I am surprised with Mclean having been demoted from ‘privileged member of the R.C.M.P.’ to ‘ordinary citizen’ not seeing the flaw in his logic. What was once his privilege to protect himself in the battlefield of drugs and violent crime, has been stripped from him. Where once in a crisis he reached for his gun, now he must reach for a phone. Tell me he sleeps better at night knowing he has his phone and that the police will respond within 10 or so minutes after he has completed the call — if he was able to reach the phone or if he didn’t misdial. Personally, I prefer hiding quietly around the corner with a loaded gun, over whispering loudly to a phone operator.
Mclean says “target practice is fun, but so is riding a bike or bowling. Get over it.” So, perhaps he won’t have a problem defending his home and family with a bike helmet or bowling ball. Frankly, firearms were a blessing to me and my family. We were desperately poor and my father was able to sustain a family of eleven by hunting and trapping wild game. Also, my dad’s life was spared thanks to his .22 shotgun and the gun his partner was holding. When an angry black bear attacked him in our back yard, it required all of their combined ammunition to finally stop the bear in its tracks.
Statistically, higher gun ownership results in fewer violent crimes. Such is the case in Kennesaw, Georgia, where it is law that each householder own at least one firearm. The resulting statistics show that crime against people in that city dropped 74 per cent compared to the previous year and fell another 45 per cent the following year while the city continues to grow. The reverse is seen when we look at the 1996 Dunblane Massacre? In the aftermath of the tragedy, Great Britain instituted a handgun ban in an attempt to protect the public. Immediately after the ban, crimes soared 300 per cent.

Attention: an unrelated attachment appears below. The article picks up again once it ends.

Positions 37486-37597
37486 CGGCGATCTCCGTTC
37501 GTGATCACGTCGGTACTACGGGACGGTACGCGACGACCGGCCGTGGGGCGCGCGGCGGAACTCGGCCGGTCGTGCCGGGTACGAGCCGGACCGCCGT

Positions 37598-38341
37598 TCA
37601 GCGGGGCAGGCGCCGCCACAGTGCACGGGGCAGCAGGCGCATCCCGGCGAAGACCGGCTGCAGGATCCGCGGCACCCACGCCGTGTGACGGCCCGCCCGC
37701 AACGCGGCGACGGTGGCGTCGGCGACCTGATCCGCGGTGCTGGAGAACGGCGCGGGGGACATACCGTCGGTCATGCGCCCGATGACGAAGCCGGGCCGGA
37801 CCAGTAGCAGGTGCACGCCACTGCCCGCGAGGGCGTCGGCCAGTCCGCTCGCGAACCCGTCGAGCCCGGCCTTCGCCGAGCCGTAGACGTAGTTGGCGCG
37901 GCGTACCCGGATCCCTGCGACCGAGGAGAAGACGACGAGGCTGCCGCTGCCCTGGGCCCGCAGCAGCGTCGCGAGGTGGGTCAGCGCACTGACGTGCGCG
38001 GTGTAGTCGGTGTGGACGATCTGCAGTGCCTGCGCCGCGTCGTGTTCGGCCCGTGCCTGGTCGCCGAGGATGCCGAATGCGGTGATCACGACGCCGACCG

Anyway, it isn’t really about the weapon so much as the person who decides to pick it up — after all it was a ten year-old boy who took a match to his Chicago school house in 1958, killing the 95 children and nuns trapped inside. In 1927, a man used dynamite to blow up a school in Michigan, killing 44 and injuring 58. Islamic terrorists used planes and box-cutters to kill 3,000 people. There were no guns involved in the Rwandan genocide.
So, this is really a matter of the moral state of society and what drives a person to kill another human being. In the case of the mass-killings in California, Columbine, Newtown, and Norway the murderers were reportedly heavy into violent video games. Elliot Roger confessed in his manifesto that a piece of him died when he played violent video games and that he couldn’t feel any more. The two killers from the Columbine massacre were obsessed with Doom. On the news, we heard that the Newtown killer got his motivation from violent video games. A year before the Norwegian killer struck, he was often playing Call of Duty and World of Warcraft up to sixteen hours per day. We do not need to ban video games; we just need to educate ourselves on their effects on our children.
I do not believe the government can fix our problem. I believe we, as individuals, wield that power. I believe we would do ourselves a huge favour by putting down the violent video games and the mind-numbing stimulants and, instead, do something kind for our neighbour. I believe the solution is a return to our Christian-Judeo roots which taught us to love God and each other É not to covet, steal, lie, bear false witness against our neighbour, or murder. You don’t even have to believe in God to adhere to those principles; and, if we truly want to honour our forefather’s sacrifice, let’s remain vigilant for the same cause.